Beef Stroganoff is a dish of Russian origin, most likely named after the Stroganov family, whose last member died in 1923. Members of the Stroganov family were some of the most successful merchants and businessmen in the Russian empire from the 16th to 20th centuries (think of them as enduringly popular Kardashians, albeit with a bit less drama). It’s hard to say how long this dish has been around, but the most popular Russian cookbook from the early 20th century, A Gift to Young Housewives (Подарок Молодым Хозяйкам), contains one of the oldest recorded recipes in its 1907 printing.
This is a dish I first tackled nearly four years ago, but my old version never sat well with me – the sauce was too thin, and used a bit too much sour cream. So I set off to redevelop the recipe by keeping it fairly close to the original (putting my Russian translation skills to the test, see my notes below the recipe); at the same time, I kept the modern American interpretation of the dish in mind, which uses wine, mushrooms, and onions (in my case, shallots) to add some complexity to the dish.
A stainless steel or cast iron skillet will work better than non-stick for this recipe; you want a develop a nice crust at the bottom of the skillet while browning the steak, as pictured above, which will be incorporated into the gravy once you add some liquid to the pan.
Beef Stroganoff (Gluten-free, Paleo, Primal, Perfect Health Diet friendly)
- Servings: 4
- Time: 20 minutes
- Difficulty: Easy
1 lb strip steak, trimmed of excess fat, sliced
salt and black pepper to taste
2 tbsp rice flour, divided (cassava flour or coconut flour okay, see note below)
3 tbsp ghee or butter, divided
1 shallot, diced
8oz white mushrooms, sliced
2 cloves garlic, minced
1/4 tsp ground mustard
1 pinch ground allspice
1/4 cup dry white wine
1 cup beef broth
1 tbsp sour cream (coconut cream okay)
chopped parsley to garnish
1. Pat the steak strips dry with paper towels, then season with salt and pepper and toss with 1 tbsp of the flour to give the pieces a light dusting.
2. Heat 2 tbsp of the ghee in a large skillet over medium-high heat until shimmering, about 2 minutes. Add the steak and pan-fry, in batches to avoid overcrowding the skillet, until each side develops a nice crust, about 2 minutes per side. Set the steak aside.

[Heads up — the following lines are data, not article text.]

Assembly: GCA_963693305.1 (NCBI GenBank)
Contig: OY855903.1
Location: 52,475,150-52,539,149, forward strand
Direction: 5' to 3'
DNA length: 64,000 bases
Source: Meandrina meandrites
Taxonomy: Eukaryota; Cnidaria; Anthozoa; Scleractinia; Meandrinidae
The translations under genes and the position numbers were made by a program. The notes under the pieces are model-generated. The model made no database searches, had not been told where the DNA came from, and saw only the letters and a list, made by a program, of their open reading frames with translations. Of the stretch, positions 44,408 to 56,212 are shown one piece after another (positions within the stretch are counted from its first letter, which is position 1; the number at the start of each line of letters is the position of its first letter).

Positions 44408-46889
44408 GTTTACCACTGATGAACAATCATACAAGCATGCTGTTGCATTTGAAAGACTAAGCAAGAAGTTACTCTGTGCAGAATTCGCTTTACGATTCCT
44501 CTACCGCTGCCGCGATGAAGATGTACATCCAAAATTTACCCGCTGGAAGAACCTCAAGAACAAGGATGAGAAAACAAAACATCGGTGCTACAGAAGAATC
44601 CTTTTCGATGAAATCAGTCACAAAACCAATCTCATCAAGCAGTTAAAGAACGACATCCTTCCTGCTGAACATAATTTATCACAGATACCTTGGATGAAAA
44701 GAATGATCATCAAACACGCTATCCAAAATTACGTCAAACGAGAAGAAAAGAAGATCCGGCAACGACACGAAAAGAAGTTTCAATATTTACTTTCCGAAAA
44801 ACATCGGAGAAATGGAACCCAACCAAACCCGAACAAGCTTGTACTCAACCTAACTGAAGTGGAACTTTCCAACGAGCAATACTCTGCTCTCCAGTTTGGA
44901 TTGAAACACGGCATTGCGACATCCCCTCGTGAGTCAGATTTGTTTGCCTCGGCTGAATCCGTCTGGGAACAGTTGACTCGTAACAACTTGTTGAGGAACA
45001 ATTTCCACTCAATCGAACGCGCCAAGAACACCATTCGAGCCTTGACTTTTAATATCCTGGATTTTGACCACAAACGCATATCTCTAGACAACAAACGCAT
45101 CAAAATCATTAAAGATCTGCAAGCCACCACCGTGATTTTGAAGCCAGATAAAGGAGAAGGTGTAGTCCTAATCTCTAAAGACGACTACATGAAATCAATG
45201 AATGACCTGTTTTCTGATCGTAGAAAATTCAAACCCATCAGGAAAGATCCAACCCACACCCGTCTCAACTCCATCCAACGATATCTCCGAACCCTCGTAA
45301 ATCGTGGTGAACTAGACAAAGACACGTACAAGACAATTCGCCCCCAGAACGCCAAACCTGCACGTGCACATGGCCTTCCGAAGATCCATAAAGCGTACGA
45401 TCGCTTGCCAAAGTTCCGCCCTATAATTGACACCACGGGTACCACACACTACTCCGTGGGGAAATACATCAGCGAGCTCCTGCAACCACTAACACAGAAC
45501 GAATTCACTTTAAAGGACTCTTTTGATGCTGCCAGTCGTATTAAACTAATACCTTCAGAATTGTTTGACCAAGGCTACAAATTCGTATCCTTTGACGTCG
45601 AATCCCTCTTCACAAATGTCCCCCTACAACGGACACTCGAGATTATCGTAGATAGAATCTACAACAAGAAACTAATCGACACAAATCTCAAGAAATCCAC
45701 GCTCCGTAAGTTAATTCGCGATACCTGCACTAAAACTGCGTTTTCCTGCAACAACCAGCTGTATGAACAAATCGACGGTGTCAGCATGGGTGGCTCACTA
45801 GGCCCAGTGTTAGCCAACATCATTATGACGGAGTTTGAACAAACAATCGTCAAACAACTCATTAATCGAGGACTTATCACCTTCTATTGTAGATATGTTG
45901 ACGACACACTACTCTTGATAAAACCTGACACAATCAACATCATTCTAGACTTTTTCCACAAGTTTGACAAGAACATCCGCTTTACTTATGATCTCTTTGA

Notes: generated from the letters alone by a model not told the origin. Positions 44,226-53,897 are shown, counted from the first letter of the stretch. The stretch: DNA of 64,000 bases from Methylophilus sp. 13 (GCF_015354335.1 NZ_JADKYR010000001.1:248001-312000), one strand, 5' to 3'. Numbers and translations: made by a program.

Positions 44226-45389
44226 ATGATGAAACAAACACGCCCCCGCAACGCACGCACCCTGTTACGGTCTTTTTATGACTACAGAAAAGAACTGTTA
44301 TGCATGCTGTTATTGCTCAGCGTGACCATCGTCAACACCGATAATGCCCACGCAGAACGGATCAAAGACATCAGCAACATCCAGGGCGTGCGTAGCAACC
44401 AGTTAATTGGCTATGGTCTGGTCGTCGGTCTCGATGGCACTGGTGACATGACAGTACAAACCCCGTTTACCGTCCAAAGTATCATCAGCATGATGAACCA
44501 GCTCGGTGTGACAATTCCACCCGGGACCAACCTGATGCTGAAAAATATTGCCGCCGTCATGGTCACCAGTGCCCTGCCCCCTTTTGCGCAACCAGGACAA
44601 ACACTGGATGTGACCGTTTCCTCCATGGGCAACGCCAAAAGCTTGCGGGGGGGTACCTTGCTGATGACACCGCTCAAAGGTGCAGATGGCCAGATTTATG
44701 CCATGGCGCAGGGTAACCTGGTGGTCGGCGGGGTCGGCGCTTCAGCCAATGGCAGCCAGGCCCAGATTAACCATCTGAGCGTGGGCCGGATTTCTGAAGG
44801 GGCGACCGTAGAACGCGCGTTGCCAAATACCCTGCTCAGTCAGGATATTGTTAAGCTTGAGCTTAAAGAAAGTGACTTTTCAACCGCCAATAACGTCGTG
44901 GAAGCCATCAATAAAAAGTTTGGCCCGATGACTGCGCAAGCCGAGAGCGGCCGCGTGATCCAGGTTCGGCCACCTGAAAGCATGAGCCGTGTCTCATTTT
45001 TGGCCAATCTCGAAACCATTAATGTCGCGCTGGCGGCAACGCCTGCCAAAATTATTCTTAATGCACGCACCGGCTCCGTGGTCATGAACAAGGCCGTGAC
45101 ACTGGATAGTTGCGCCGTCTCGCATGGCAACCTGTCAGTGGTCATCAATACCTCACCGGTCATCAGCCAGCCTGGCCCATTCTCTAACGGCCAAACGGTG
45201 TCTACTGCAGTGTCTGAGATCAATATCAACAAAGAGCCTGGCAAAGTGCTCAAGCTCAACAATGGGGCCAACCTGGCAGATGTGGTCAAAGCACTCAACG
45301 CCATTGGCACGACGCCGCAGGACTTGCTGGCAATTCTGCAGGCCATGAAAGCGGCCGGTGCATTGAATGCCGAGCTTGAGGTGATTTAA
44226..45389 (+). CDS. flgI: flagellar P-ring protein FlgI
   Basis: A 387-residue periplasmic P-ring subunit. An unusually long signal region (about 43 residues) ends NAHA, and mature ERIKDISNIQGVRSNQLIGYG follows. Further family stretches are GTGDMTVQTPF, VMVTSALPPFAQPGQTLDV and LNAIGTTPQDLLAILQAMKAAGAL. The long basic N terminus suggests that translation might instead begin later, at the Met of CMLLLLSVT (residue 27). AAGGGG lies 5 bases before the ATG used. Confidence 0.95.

3. Reduce heat to medium, then add the remaining 1 tbsp of ghee and the shallots. Saute until softened and translucent, about 3 minutes, stirring often. Add the mushrooms and saute until they start to release their liquid, about 3 minutes. Add the garlic and saute until aromatic, about 30 seconds.
4. Add the ground mustard, ground allspice, and the remaining 1 tbsp of flour to the mixture, then toss until evenly distributed and aromatic, about 1 minute. Add the white wine and broth; stir and simmer until it starts to thicken, about 1 minute, then add the steak and any accumulated juices. Simmer until the steak is warmed and the sauce is about as thick as gravy, about 1 minute.
5. Remove from the heat and stir in the sour cream. Taste and add salt and pepper as needed, then garnish with chopped parsley and serve. Some folks serve it with rice, while others, especially in the US, serve it with egg noodles.
** A note on flours: I typically use rice flour to thicken my sauces, because I feel that it best mimics the texture of a wheat flour roux. For those who avoid rice (it’s a contested ingredient in the Paleo community), cassava flour or coconut flour will work fine. For the photos in this recipe, I used Otto’s cassava flour, which thickened nicely but has a gummier consistency than rice flour. Likewise, coconut flour is usually a bit grittier than rice flour, and will sometimes tend to clump (but won’t be gummy).
** If using butter instead of ghee, be sure to watch the butter so it doesn’t burn while browning the steak, and adjust the heat as needed; there is a fine line between delicious browned butter and bitter burnt butter. One option would be to mix the butter with an oil like olive oil or coconut oil when browning to prevent the milk solids from burning. Ghee doesn’t contain milk solids, so there is no danger of it burning.
image courtesy of Wikipedia
Above is the original recipe, from 1907. It’s so old that it uses the pre-revolution Russian script (modern Russian was standardized in 1917). Beef Stroganoff has been modestly altered over the past 108 years; this original ingredients list includes cubed beef, allspice, butter, salt, pepper, flour, sour cream, mustard, and tomato paste.